Tuesday, April 28, 2009
BoingBoing and Michael Geist point to a New York Times article from 1897 about Canadian "pirates" selling sheet music across the border to Americans at a cheaper price than what American music publishers were charging.
By 1897 the Americans had finally come to recognize the copyrights of foreign authors from some countries. But in 1897 this policy was only a few years old. Until 1891 the US did not recognize international copyright. Up to that year, American publishers did an excellent trade selling "pirated" editions of British books across the border to Canadians.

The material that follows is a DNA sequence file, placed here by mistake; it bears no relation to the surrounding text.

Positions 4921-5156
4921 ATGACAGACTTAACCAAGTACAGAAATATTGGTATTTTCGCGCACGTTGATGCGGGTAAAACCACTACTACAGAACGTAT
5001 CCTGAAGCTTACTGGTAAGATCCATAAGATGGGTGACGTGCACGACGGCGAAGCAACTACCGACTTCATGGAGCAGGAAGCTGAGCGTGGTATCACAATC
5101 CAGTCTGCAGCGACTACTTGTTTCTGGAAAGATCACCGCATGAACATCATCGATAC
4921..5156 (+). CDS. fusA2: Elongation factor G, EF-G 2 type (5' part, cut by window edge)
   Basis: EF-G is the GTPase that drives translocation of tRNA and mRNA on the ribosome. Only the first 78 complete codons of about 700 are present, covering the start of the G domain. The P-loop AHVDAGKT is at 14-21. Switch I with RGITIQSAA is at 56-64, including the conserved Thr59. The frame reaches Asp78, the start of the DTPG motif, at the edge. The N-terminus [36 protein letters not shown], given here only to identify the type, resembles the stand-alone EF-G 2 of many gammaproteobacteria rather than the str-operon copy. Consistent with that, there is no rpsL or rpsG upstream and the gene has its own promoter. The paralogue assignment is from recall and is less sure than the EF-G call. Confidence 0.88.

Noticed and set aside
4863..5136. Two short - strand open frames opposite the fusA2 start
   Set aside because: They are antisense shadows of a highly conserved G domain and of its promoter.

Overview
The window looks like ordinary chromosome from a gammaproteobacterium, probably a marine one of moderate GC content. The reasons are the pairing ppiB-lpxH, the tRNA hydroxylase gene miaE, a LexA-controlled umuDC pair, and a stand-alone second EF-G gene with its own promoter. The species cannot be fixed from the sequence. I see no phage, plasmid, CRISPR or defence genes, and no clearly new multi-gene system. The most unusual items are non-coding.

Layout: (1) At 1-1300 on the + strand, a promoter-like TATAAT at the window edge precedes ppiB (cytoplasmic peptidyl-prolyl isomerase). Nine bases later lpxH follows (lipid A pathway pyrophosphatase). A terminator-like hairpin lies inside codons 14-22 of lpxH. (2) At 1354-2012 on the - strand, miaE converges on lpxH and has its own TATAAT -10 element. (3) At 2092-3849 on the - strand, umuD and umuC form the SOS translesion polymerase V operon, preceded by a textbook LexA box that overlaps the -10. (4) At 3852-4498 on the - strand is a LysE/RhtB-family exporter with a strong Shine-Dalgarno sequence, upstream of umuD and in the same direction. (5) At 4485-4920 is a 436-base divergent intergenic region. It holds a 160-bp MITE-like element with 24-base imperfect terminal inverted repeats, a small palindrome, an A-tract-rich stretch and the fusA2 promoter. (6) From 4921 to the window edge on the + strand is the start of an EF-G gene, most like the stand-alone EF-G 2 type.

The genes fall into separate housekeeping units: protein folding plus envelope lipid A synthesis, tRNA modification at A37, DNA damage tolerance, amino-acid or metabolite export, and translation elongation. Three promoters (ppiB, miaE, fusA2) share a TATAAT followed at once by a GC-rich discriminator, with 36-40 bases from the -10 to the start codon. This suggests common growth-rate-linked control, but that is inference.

A lot has changed since then. In the nineteenth century, the Americans were the pirates and the Canadians - well, we had our pirates too, but we operated under international copyright as a British dominion much earlier: from 1886 under Britain's International Copyright Act and even earlier under the 1842 Imperial Copyright Act and various bilateral treaties that applied throughout the British Empire. In fact (see inset), in 1888 the idea was floated that the Canadians might try to pressure the Americans to recognize international copyright as a part of an agreement on the Alaskan border dispute. That didn't get far.
The Globe, Feb 15 1888